October is National Seafood Month – a distinction proclaimed by Congress over 30 years ago to recognize one of our nation’s oldest industries.

Government figures show that nationwide, the seafood industry puts over 250,000 people to work and contributes $60 billion to the U.S. economy each year.

Pacific salmon, sea scallops, shrimp and lobster contributed the most to total U.S. revenues. For poundage, Alaska pollock, menhaden and Pacific salmon accounted for more than half of all US fish landed.

Alaska deserves special merit during Seafood Month, as it produces more than 60% of our nation’s seafood – more than all the other U.S. states combined.

The seafood industry is Alaska’s number one private employer, and Alaska’s seafood industry ranks second only to Big Oil for the tax dollars it pumps into state coffers.

Americans eat 16 pounds of seafood per person each year.  That compares to more than 108 pounds of red meat and nearly 73 pounds of poultry.

America’s seafood favorites have remained largely the same. The top five are shrimp, salmon, canned tuna, pollock and tilapia.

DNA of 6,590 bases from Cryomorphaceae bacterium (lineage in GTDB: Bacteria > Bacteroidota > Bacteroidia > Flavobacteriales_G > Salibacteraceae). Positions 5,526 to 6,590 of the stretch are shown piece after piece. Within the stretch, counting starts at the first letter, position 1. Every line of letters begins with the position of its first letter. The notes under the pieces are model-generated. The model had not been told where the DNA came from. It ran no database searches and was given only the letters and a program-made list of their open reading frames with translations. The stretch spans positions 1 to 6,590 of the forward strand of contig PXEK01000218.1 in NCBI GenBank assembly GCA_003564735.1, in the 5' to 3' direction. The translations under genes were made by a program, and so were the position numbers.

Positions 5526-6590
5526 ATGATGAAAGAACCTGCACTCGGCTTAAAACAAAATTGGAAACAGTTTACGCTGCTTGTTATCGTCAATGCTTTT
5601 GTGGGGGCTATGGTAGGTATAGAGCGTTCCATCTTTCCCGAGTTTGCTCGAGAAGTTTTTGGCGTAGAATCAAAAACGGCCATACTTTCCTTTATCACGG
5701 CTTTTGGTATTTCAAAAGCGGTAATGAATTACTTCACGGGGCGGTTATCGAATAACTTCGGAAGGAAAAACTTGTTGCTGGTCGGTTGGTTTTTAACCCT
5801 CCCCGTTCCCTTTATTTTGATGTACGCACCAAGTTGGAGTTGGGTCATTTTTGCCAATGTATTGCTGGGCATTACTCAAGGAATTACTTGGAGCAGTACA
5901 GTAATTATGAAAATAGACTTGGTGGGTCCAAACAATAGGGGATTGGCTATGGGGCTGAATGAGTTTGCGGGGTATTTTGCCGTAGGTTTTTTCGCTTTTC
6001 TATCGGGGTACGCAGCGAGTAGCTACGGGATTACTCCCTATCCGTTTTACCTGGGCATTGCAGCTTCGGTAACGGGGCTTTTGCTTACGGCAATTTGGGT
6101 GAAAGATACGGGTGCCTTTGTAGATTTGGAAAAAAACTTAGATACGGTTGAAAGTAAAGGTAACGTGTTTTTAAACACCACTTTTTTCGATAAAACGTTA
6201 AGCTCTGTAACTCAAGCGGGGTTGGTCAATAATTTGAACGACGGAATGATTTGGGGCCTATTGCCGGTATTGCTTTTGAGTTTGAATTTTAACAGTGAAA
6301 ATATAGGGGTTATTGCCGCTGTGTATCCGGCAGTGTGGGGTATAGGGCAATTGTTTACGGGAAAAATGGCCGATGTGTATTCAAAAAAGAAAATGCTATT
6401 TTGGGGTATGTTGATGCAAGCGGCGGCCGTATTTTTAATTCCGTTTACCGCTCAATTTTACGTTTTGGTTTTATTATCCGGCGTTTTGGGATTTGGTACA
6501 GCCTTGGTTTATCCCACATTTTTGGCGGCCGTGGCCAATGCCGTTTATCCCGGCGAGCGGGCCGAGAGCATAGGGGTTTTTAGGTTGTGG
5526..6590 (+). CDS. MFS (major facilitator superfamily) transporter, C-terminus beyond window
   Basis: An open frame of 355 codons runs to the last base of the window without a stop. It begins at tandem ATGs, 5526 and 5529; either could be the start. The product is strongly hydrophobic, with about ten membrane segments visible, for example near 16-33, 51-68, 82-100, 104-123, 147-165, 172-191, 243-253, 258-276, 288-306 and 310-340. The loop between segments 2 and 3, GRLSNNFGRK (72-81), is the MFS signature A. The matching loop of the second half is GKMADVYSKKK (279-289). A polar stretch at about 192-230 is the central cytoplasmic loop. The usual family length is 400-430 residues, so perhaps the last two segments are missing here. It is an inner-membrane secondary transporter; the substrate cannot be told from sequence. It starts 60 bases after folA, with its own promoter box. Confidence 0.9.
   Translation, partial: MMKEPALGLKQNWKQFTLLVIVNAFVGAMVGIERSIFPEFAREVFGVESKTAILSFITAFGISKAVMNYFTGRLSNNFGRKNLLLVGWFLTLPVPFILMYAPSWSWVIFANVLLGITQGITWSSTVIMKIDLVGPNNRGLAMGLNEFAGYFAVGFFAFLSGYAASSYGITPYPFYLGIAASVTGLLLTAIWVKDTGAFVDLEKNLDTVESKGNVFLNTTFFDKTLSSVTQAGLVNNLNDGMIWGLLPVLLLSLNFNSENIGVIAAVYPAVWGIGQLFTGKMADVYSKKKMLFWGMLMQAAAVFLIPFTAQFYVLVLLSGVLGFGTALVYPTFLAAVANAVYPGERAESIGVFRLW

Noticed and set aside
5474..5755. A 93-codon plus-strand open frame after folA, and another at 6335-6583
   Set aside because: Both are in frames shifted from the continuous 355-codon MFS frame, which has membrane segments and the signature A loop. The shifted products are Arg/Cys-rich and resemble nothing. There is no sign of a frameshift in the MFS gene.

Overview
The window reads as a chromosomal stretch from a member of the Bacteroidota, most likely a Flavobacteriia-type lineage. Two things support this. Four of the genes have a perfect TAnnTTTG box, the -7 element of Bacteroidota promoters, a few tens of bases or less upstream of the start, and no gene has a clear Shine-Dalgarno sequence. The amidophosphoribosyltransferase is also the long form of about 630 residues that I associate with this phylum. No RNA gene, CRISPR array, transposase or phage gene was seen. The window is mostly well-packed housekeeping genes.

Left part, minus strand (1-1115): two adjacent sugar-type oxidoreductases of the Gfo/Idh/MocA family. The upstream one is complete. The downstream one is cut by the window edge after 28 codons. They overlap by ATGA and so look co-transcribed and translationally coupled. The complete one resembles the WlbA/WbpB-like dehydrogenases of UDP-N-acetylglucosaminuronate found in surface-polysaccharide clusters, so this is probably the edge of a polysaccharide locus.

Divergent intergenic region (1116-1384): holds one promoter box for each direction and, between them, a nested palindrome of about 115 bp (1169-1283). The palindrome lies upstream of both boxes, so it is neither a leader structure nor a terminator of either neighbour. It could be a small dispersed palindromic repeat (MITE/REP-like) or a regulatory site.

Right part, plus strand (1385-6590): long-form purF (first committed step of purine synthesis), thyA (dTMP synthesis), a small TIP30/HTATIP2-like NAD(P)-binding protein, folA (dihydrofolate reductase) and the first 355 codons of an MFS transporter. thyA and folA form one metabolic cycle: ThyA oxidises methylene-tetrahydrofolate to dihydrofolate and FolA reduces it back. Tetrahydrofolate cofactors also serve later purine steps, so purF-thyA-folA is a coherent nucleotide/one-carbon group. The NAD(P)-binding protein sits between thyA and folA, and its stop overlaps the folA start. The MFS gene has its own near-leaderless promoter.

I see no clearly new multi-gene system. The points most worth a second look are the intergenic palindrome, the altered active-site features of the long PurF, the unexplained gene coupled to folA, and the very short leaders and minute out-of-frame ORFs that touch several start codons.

America’s seafood appetite is being fed mostly by foreign imports– more than 85 percent of all fish and shellfish eaten in the U.S. comes from other countries.

Speaking of other countries — that 16 pounds of seafood that Americans eat pales when compared to other parts of the world.

The Japanese, for example, eat 146 pounds of seafood per person each year. U.N. figures show that it is 186 pounds in Greenland and more than 200 pounds per person in Iceland.

The country with the lowest seafood consumption is Afghanistan at zero.

And where in the world is the most seafood eaten?

The South Pacific islands of Tokelau where each person eats more than 440 pounds of seafood every year.

In October and every month, celebrate seafood in your community!